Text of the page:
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Is it too easy for buildings to get certified as eco-friendly?

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The 42-story Goldman Sachs tower in Jersey City, N.J., sits just feet away from the Hudson River, a major flyway for migratory birds. To keep white-throated sparrows and gray catbirds from smashing into the skyscraper at night, its architects devised a lighting system on the upper floors that doesn't distract the high-flying birds.

The special lighting isn't the only environmentally friendly feature in the grayish-blue tower, which is known as 30 Hudson Street but dubbed the "Coke Can" by Goldman employees for its rounded corners and flat top. Shrubs and bushes on the roof help cool the building, saving modestly on air-conditioning costs. And exterior lights face downward so urban stargazers can see more of the heavens. Still, critics question whether the Coke Can -- which didn't install more heavy-duty technology such as special heating and cooling systems -- is really any more energy-efficient than other buildings.

Eco-friendly, or "green," buildings are one of the most talked-about trends in the trillion-dollar U.S. construction industry. Boosters say that for a relatively small upfront cost, such buildings can be cheaper to operate.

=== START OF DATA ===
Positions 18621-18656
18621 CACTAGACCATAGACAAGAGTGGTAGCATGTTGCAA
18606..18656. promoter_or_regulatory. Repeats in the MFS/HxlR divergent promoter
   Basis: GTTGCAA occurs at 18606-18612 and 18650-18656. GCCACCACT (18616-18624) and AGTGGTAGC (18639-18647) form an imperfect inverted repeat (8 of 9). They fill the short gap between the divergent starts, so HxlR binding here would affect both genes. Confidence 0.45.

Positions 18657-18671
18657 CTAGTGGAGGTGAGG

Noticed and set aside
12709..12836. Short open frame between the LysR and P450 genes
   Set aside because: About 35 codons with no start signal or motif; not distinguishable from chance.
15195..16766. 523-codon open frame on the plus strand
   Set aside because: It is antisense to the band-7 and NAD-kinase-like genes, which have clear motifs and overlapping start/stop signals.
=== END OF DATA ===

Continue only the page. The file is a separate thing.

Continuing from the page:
Though more attention is paid to pollution by cars, buildings today account for a third of U.S. energy use, 30 percent of greenhouse gas emissions and 30 percent of raw material use. Americans spend 90 percent of their time indoors.

But unlike other so-called green products -- such as hybrid cars and compact fluorescent lightbulbs -- some green buildings are little more energy-efficient than traditional structures. Yet they manage to earn a coveted certification from the U.S. Green Building Council, a leading, private environmental organization.

While there are no tax credits or other obvious financial incentives to seek official green status, builders value the official certification for several reasons.

In an era where marketers use the eco-friendly moniker to sell everything from face creams to blue jeans, tenants may favor an environment that's been singled out as more energy-efficient and healthy. Certified green developers get a front-of-building plaque that announces them as good corporate citizens.

"Birkenstocks and beads have been replaced with the whiff of real money," says Auden Schendler, environmental affairs director for Aspen Skiing Co. and an early adopter of green building. He has recently become a critic of the Green Building Council, saying its certification program doesn't guarantee buildings are energy efficient.